|An airport official clad in protective gear disinfects her desk at an immigration stand exclusively for inbound passengers with COVID-19 symptoms at Incheon International Airport, west of Seoul, Sunday. /Yonhap|
By Bahk Eun-ji
All travelers from the United States to Korea will be tested for COVID-19 within three days of self-quarantine beginning Monday as confirmed cases coming from the U.S. have been increasing steadily, the health authorities said Sunday.
According to data from the Korea Centers for Disease Control and Prevention (KCDC), out of 459 cases from overseas, 228, or 49.7 percent, came from the U.S. In the last two weeks alone.
All passengers from the U.S. have been under stricter quarantine measures since March 27 ― passengers who do not show symptoms are required to self-quarantine at home for 14 days, and those who show symptoms are required to take tests at the airport.
However, new coronavirus cases in Korea stayed at around 30 for the second straight day on Saturday. According to the KCDC, 32 new cases were detected Saturday, bringing the total number of infections to 10,512. The death toll rose by three to 214.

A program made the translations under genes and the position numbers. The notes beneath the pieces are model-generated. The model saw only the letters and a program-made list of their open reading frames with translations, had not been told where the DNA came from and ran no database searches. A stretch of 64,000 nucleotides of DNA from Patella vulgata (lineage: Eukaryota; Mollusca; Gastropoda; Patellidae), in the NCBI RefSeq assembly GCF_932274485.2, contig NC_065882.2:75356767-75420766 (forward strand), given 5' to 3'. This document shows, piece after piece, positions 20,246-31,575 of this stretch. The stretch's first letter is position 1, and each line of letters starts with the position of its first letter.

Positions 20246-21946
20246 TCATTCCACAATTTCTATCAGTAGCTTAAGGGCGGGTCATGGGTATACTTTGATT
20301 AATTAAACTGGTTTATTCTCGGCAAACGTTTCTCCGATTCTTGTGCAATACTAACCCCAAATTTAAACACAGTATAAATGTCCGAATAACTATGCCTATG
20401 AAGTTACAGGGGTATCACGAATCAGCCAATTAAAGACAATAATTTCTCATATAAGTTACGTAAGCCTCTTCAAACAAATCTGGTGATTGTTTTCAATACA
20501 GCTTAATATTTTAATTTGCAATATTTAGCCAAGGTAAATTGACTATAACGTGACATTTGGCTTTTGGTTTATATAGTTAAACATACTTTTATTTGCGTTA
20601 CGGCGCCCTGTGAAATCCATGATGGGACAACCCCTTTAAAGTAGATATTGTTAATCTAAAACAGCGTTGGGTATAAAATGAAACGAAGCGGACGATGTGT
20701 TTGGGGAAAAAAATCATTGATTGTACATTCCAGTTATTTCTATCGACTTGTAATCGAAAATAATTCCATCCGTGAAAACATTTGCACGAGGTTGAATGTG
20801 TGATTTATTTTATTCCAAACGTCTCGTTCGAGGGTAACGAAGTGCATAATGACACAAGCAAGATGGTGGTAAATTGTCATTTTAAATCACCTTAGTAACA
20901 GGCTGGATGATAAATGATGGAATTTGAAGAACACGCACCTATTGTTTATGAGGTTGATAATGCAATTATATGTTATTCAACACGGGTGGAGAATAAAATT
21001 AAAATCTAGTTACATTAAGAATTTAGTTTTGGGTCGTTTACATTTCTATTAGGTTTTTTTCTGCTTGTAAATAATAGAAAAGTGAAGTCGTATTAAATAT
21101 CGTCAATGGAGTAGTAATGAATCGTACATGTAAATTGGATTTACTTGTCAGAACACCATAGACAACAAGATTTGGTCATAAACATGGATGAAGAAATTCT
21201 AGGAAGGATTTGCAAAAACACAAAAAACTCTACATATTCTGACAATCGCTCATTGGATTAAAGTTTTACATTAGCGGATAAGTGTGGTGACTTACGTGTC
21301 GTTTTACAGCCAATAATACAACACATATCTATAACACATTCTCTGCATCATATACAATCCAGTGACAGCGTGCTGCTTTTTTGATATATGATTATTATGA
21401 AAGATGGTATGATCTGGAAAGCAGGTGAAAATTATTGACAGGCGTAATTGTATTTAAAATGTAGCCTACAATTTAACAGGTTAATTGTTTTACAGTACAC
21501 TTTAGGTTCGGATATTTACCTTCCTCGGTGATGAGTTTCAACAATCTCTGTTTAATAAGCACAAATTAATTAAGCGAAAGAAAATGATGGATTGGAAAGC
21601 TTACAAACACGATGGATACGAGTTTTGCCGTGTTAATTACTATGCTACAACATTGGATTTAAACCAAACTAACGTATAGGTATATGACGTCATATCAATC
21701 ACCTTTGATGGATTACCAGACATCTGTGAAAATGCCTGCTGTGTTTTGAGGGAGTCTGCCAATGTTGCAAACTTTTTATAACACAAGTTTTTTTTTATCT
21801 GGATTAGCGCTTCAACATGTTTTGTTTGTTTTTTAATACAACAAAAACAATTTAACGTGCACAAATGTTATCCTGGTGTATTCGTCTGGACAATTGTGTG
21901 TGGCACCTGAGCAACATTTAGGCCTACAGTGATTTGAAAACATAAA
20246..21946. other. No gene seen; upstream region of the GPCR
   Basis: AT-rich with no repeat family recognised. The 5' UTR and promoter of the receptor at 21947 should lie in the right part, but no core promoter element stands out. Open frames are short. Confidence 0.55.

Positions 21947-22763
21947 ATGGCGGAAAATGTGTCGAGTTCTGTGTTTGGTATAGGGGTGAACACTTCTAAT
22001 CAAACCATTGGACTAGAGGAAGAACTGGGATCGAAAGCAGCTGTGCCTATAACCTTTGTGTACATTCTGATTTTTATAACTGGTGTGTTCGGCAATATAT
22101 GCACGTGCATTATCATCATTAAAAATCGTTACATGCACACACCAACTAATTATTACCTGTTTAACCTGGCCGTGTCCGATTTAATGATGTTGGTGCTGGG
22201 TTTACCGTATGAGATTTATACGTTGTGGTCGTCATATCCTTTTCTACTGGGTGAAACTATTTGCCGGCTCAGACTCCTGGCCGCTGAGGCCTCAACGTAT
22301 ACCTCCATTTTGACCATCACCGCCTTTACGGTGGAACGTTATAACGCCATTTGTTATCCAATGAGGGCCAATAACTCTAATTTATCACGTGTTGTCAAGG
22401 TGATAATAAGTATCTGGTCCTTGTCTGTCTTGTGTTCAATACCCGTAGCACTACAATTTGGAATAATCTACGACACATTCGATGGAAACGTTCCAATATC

The government is still on the alert as the possibility of cluster infections in Seoul remains high and imported cases are rising. Another challenge is controlling people under self-quarantine. The government is now forcing people who defy quarantine rules to wear tracking wristbands.
Prime Minister Chung Sye-kyun said Saturday the measure was because of the increasing number of people who breached the rules in recent weeks.
"For those violating the quarantine order, such as going outside and not answering phone calls by quarantine officials, will be asked to wear the wristbands for the rest of their period," Chung said during a meeting of the Central Disaster and Safety Countermeasures Headquarters in Seoul.
But some people have pointed out that such a measure could be subject to potential human rights violations, and raised questions about how effective it would be because there was no legal grounds to strap the band on forcibly.
"We hope the violators will cooperate for the safety of themselves as well as others," Lee Beom-seok, a health ministry official in charge of quarantine measures, said during a regular briefing at the Government Complex in Sejong. "We also ask them to cooperate actively when signing the agreement for the wristband."